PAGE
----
This week marks the beginning of the Under-20 World Cup.
For fans looking to get on the inside track of the next stars in the global game, the U20 competition serves as a notable barometer. It’s where a young Lionel Messi announced his potential stardom, Paul Pogba dominated the midfield for France and many others.
The upcoming competition begins on Thursday in Poland, with France unsurprisingly one of the heavy favorites. Here are some of the names to know from outside the U.S. roster.
M Gedson Fernandes, Portugal (Benfica)
Outside of France, the Portuguese side will fancy its chances as second favorites (at least according to some of the bookies). Gedson is one of the key players set to anchor the team in central midfield, where he can burst forward on the ball to jump-start attack as well as break up play. He’s already earned a pair of caps with the full national team and was one of the best players in Portugal during the 2018-19 campaign.
D Diego Palacios, Ecuador (Willem II)
While Holland isn’t exactly known as a hotbed for developing defenders, Palacios has acquitted himself well during the 2018-19 season, making 27 appearances in the Eredivisie for Willem II. That experience by itself gives him a leg up on many of his peers at the tournament, and he can cut a crucial figure for Ecuador attacking from the left side.
M Agustín Almendra, Argentina (Boca Juniors)
Ezequiel Barco and his ties to Atlanta United make him a prominent name on Argentina’s Under-20 squad, which should also fancy their chances of making a run at the tournament. Looking outside of U.S. shores, Alendra successfully made the jump to Boca’s first team, although injuries did hamper him at various points during the 2018-19 season. Capable of playing in central midfield or on the right side, expect to see plenty of Almendra in Poland.
F Cucho Hernandez, Colombia (SD Huesca)
With four goals and three assists to his name in the most recent La Liga season, Hernandez enters the U20 World Cup as one of the most prolific strikers for a first team in a major European league. He’s a stocky player that can combine, run onto a through ball and isn’t afraid to try and take on opponents with the ball at his feet. If he’s able to keep his form going into the tournament, it bodes well for the South American side’s chances of causing trouble in group play and beyond.
D Dan-Axel Zagadou, France (Borussia Dortmund)
The list of up-and-coming talent in the French squad is an embarrassment of riches. According to transfermarkt.com, the estimated value of the 21 players is $167.41 million – ridiculous. Zagadou is one of several candidates worthy of this list. The left-footed center back is coming off a topsy-turvy season in Dortmund, where he enjoyed some solid shifts but also endured injuries and some bad performances (especially in the second matchup with Bayern Munich).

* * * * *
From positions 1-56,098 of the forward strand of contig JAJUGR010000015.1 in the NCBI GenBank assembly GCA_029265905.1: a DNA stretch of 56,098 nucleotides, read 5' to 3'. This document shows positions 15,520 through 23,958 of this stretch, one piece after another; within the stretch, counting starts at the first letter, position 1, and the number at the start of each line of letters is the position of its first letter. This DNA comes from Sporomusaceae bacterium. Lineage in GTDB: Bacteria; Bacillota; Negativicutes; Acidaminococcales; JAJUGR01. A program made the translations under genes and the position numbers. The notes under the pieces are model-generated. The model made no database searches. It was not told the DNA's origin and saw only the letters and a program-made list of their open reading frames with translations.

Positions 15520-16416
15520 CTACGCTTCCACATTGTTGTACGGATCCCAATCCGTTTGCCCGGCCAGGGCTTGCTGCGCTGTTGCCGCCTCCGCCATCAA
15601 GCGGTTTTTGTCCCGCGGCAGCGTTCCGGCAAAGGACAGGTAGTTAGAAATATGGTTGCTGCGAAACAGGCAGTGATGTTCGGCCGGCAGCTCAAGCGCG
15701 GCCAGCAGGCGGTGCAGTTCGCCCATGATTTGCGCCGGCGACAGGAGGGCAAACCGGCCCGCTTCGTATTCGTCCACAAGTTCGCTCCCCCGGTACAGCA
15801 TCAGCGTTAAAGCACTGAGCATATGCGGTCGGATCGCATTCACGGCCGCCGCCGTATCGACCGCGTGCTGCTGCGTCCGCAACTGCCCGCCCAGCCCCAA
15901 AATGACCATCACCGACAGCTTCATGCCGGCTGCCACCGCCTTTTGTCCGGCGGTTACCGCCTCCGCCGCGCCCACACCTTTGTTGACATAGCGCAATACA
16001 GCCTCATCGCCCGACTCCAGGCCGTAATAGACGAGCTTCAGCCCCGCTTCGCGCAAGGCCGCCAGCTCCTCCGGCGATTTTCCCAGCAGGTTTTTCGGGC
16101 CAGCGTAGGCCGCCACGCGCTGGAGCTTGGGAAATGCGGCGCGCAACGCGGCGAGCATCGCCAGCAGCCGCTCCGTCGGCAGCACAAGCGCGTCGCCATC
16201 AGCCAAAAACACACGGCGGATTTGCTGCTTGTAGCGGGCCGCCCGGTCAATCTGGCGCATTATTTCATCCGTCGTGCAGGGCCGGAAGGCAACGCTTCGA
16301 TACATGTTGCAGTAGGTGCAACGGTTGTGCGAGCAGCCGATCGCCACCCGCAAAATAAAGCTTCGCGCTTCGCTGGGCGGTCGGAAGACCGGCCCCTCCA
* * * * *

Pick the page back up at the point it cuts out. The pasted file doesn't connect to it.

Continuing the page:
M Kang In Lee, South Korea (Valencia)
A tricky, shifty attacking midfielder that can create problems with his passing or dribbling ability, Lee’s another bright prospect knocking on the door to the Valencia first team. While he made just three appearances in this most recent La Liga campaign, he earned run in the Copa del Rey and UEFA Youth League games. If he can find ways to stamp his authority on games in the form of goals or assists, it bodes extremely well for the South Korean side.
M Sarpreet Singh, New Zealand (Wellington Phoenix)
Even if New Zealand may not be a hotbed of talent, Singh’s someone that’s made a name for himself during the most recent A-League season. With five goals and seven assists, he’s shown the ability to win a job for a first team, and there’s a huge chance for him at the upcoming World Cup for him to earn a move to a big club abroad – even if it’s simply across the Tasman Sea to an Australia-based club.
D Alpha Dionkou, Senegal (Manchester City)
Born in 2001, Dionkou stakes a claim as one of the youngest players at the competition. The right back, who is on the books at Manchester City, is a long, long way from the first team. But he’s certainly made a case for a possible World Cup-breakout, after playing up with City’s U23s in Premier League 2 action. He also saw minutes in the FA Youth Cup and UEFA Youth League competitions, and will look to make a claim for a starting role in Poland.
M Diego Lainez, Mexico (Real Betis)
The Mexican winger made the move from Club America to Real Betis during the January transfer window. And while he didn’t set La Liga alight, notching just a single assist in 12 appearances, it was only natural for the Spanish side to ease him into a new team and level. If Mexico, which didn’t look very good in the U20 Concacaf final, is to have any joy at this tournament, it’ll likely come through Lainez and what he is able to contribute in the final third.
D Vitalii Mykolenko, Ukraine (Dynamo Kiev)
One of the Ukraine’s most experienced players, Mykolenko is a quality left back prospect that could slot in centrally at this age group. He logged more than 2,600 minutes for Dynamo Kiev this past season in all competitions, and is one of the team’s best players. With a couple of full team appearances under his belt already for the Ukraine, he’s a player for the United States to watch out for ahead of Friday’s group opener.